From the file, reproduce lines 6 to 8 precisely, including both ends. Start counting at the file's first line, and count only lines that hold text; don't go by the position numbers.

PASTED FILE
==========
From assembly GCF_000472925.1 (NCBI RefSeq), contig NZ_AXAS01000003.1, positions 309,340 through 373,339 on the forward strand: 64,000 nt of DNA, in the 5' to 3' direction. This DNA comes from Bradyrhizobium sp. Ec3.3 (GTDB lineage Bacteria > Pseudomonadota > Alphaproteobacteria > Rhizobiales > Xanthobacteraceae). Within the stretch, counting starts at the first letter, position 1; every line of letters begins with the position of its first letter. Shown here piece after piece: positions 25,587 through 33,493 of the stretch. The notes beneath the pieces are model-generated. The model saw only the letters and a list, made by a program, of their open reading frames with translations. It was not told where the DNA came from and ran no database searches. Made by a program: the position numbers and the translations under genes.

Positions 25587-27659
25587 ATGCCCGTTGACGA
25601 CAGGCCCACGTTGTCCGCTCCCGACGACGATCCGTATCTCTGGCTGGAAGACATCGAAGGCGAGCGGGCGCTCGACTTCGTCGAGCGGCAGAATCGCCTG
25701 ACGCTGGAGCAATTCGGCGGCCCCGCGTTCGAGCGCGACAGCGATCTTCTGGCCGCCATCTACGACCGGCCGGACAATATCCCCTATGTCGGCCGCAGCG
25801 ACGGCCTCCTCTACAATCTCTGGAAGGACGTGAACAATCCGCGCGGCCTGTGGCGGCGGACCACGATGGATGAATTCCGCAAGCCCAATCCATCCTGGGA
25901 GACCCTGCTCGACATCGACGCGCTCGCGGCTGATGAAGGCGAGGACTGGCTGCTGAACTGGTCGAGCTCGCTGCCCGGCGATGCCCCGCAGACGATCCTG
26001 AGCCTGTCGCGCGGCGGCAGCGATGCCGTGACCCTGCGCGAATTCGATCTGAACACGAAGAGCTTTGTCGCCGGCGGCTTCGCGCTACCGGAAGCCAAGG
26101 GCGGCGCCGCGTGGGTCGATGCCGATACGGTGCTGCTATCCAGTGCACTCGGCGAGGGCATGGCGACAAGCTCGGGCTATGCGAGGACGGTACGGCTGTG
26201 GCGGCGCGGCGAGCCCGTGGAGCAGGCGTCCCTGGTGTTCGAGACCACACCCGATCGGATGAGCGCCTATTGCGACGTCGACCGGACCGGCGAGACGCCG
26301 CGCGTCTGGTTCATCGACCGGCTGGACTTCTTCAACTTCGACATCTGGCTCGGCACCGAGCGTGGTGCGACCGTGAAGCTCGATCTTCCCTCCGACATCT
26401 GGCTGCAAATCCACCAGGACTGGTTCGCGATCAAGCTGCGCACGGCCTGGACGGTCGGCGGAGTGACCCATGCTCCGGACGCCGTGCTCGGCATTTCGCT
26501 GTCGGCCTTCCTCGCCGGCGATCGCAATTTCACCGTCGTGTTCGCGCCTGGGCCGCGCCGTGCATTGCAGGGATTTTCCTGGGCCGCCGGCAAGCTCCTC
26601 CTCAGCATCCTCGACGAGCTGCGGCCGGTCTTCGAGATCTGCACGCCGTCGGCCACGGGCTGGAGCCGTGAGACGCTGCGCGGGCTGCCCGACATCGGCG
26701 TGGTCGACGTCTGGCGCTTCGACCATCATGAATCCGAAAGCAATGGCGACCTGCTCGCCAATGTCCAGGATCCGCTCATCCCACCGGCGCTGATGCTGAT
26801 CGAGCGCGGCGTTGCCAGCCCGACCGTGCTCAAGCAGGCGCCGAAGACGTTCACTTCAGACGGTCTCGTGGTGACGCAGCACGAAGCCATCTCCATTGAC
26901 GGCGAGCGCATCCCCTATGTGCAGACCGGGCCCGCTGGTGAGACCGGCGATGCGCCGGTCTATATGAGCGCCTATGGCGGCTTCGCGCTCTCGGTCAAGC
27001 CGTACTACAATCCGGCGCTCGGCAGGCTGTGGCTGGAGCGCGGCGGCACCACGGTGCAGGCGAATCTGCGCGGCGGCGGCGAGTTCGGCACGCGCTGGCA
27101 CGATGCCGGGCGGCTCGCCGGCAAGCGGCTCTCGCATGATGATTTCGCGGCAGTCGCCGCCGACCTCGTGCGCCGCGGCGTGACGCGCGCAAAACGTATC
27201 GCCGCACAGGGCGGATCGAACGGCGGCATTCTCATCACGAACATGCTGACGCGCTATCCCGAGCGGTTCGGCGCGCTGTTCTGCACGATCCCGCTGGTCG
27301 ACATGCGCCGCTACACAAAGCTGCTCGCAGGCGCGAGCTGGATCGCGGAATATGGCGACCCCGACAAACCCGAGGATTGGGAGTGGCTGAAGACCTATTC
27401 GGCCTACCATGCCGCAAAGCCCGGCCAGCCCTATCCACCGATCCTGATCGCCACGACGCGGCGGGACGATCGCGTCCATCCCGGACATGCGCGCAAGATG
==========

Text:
25801 ACGGCCTCCTCTACAATCTCTGGAAGGACGTGAACAATCCGCGCGGCCTGTGGCGGCGGACCACGATGGATGAATTCCGCAAGCCCAATCCATCCTGGGA
25901 GACCCTGCTCGACATCGACGCGCTCGCGGCTGATGAAGGCGAGGACTGGCTGCTGAACTGGTCGAGCTCGCTGCCCGGCGATGCCCCGCAGACGATCCTG
26001 AGCCTGTCGCGCGGCGGCAGCGATGCCGTGACCCTGCGCGAATTCGATCTGAACACGAAGAGCTTTGTCGCCGGCGGCTTCGCGCTACCGGAAGCCAAGG